Sam Houston to Andrew Jackson Donelson, April 9, 1845

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Sam Houston to AJ Donelson, April 1845


should [sic] destroy the country. They are men who wish to live upon the

means of the Government, without labor, and feast and riot upon

the substance of the people, without merit. Such men are like

vermin in the dead carcase [sic]—they can live only in corruption.

Now, my dear friend, for the sake of human liberty,

for the sake of the future tranquility of the United States and for

the prosperity of Texas, whose interests, prosperity and happiness are

near to my heart and cherished by me above every political

consideration, I conjure you to use your influence in having

presented to this Government the alternative suggested by the

amendment to Mr Brown’s bill, so that commissioners can

act in conjunction upon the points which it may be proper

to arrange between the two countries, before it is too late and

while there is a remedy. The newspaper press, with, I believe,

the organ of the Government, of the United States, expect the

alternative amendment to be presented to Texas, that she

may exercise some choice as to the conditions of her entry

into the Union.

I cannot say what would be proper for the com-

missioners to agree upon. But I would suggest: That Texas,

if admitted into the Union, should enjoy full equality and

community with the other States of the Confederacy.

That the United States should receive and pay Texas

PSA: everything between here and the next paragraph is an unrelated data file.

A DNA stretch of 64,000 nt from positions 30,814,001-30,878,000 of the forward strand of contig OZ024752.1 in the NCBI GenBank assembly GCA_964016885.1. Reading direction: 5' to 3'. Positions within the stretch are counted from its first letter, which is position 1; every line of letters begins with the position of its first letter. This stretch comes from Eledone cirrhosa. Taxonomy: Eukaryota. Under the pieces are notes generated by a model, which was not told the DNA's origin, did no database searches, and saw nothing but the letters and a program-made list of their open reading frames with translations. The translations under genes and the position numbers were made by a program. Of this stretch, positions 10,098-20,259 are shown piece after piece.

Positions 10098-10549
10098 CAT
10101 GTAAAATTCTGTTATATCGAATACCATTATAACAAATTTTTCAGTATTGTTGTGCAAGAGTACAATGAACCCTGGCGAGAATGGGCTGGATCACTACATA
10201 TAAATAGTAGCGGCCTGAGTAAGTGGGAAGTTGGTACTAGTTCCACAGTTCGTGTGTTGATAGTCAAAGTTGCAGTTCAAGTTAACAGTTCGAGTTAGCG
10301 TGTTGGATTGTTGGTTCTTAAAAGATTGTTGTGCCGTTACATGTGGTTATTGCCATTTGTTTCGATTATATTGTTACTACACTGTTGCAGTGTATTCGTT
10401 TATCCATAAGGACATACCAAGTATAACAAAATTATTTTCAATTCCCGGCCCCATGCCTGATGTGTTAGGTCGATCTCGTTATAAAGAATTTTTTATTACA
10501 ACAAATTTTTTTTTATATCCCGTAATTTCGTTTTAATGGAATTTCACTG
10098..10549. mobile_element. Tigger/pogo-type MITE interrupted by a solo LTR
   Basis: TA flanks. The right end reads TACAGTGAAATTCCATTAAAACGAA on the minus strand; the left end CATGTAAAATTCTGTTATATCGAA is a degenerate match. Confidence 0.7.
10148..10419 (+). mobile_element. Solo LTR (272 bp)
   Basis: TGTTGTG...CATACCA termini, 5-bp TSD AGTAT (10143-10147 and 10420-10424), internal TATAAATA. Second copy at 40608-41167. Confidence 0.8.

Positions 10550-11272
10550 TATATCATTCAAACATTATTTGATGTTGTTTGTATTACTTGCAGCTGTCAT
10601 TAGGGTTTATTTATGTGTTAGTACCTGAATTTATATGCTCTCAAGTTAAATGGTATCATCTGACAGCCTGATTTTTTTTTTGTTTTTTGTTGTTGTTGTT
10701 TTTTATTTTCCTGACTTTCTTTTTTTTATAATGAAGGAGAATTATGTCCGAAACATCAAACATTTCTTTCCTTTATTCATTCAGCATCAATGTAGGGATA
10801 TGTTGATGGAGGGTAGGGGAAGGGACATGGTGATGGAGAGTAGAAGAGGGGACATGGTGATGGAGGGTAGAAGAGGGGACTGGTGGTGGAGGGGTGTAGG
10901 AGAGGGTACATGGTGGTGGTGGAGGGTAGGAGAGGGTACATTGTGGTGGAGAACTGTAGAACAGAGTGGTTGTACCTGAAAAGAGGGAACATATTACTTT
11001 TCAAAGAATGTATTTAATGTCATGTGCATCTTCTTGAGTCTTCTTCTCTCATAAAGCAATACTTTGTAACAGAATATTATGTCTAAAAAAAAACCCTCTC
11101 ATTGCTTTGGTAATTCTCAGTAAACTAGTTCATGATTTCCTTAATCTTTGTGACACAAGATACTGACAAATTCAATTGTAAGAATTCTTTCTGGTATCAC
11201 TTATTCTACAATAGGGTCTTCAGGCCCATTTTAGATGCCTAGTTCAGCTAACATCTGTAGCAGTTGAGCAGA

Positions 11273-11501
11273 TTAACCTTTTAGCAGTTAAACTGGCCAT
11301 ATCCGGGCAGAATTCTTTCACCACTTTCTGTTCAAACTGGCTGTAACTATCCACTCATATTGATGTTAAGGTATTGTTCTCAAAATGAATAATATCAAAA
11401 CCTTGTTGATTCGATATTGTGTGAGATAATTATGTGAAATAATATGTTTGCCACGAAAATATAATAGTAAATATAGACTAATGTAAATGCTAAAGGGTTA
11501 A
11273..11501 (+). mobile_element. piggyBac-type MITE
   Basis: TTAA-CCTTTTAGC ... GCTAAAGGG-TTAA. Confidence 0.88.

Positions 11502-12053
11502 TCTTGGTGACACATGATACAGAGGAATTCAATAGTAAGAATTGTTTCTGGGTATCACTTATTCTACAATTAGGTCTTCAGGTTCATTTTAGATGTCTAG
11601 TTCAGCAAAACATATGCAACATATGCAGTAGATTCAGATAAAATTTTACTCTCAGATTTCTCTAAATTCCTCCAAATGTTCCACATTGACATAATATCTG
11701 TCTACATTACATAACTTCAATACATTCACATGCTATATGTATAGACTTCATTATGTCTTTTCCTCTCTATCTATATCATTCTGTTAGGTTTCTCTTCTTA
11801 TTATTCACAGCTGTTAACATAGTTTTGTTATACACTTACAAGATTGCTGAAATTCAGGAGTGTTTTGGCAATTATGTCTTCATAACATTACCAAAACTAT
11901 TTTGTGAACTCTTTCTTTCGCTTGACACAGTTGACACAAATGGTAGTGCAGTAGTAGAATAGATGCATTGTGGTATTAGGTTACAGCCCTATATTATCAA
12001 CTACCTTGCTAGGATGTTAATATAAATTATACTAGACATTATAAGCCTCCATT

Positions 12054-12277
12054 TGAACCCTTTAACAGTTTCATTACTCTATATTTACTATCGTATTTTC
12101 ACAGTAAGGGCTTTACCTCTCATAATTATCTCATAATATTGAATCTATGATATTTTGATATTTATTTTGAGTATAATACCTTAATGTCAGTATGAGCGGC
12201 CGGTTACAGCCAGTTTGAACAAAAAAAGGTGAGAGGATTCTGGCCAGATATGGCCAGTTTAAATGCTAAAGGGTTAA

a liberal price for her public property, which has been ac-

quired for national purposes, and that the amount should

be paid to the State of Texas, so soon as it should be organized

and admitted as a State.

That Texas should retain her public lands; and if

the United States should hereafter vary her boundary or limits,

as at present defined, by contracting or reducing them, that

in that case they should indemnify the citizens of Texas by

payment for any lands which they may hold by locations

under the laws of Texas, in the territory abandoned by the

United States, at the minimum price of the Government

lands at this time in the United States.

That the Government of the United States may

at any time purchase the vacant lands of Texas, at a

price to be stipulated by the commissioners; and in the

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Sam Houston to Andrew Jackson Donelson, April 9, 1845. Andrew Jackson Houston Papers #3627, Archives and Information Services Division, Texas State Library and Archives Commission.

Page last modified: April 5, 2011